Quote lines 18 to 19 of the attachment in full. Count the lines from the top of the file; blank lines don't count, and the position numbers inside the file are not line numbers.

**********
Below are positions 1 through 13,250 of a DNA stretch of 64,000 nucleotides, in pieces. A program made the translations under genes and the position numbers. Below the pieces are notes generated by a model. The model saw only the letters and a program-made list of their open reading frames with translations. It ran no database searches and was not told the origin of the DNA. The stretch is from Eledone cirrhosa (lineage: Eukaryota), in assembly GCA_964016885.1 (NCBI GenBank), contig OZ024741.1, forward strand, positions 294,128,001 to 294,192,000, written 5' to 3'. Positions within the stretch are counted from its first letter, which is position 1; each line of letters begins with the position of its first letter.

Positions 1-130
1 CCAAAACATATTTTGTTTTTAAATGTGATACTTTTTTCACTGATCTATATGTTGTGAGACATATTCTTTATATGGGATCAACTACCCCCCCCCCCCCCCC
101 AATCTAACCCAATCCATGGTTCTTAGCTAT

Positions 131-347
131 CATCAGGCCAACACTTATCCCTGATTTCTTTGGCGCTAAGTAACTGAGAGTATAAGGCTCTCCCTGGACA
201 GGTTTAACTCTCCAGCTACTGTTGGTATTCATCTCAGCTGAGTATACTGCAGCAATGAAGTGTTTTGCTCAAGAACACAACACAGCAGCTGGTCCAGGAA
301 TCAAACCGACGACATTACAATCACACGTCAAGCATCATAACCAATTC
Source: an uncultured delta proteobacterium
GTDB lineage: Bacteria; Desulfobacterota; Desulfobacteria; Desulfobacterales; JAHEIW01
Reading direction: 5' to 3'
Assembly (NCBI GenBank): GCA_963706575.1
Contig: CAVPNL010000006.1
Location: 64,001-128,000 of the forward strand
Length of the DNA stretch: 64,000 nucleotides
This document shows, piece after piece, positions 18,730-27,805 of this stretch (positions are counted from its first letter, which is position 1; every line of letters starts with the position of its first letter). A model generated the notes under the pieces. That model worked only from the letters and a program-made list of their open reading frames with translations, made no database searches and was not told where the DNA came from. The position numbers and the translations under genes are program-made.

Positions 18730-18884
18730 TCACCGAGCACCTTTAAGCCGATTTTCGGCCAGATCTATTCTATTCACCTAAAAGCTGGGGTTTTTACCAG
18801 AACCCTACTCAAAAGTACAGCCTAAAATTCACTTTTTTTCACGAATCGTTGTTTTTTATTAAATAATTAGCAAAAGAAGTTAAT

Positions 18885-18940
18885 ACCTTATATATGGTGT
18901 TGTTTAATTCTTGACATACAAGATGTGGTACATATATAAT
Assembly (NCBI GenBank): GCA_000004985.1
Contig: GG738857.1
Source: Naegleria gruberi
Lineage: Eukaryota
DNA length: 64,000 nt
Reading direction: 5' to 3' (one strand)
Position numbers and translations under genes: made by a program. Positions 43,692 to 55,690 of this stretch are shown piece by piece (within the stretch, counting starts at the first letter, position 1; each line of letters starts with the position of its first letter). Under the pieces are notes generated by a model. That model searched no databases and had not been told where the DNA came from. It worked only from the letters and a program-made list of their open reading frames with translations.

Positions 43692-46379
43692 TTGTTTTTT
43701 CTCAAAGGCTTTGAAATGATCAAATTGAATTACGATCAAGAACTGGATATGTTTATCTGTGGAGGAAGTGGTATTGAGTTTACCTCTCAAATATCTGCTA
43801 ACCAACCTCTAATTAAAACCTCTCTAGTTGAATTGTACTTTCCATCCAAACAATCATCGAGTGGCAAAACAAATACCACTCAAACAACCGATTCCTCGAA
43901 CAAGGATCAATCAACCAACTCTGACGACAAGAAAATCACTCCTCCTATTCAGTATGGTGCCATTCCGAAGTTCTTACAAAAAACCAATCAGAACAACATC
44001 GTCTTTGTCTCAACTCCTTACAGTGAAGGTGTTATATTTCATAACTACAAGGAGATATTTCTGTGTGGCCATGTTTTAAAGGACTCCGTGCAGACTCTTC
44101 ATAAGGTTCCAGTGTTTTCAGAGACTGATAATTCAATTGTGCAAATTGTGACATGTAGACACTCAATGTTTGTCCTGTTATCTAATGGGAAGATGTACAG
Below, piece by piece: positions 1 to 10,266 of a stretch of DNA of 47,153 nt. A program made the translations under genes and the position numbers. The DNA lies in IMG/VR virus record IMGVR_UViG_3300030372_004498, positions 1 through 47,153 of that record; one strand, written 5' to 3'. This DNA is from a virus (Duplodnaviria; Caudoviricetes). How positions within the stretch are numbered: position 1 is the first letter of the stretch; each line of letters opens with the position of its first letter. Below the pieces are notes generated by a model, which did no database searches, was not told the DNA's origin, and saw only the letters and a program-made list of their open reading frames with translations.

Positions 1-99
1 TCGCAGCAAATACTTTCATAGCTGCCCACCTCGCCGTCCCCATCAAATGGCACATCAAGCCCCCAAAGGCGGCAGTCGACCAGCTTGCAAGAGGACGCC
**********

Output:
18730 TCACCGAGCACCTTTAAGCCGATTTTCGGCCAGATCTATTCTATTCACCTAAAAGCTGGGGTTTTTACCAG
18801 AACCCTACTCAAAAGTACAGCCTAAAATTCACTTTTTTTCACGAATCGTTGTTTTTTATTAAATAATTAGCAAAAGAAGTTAAT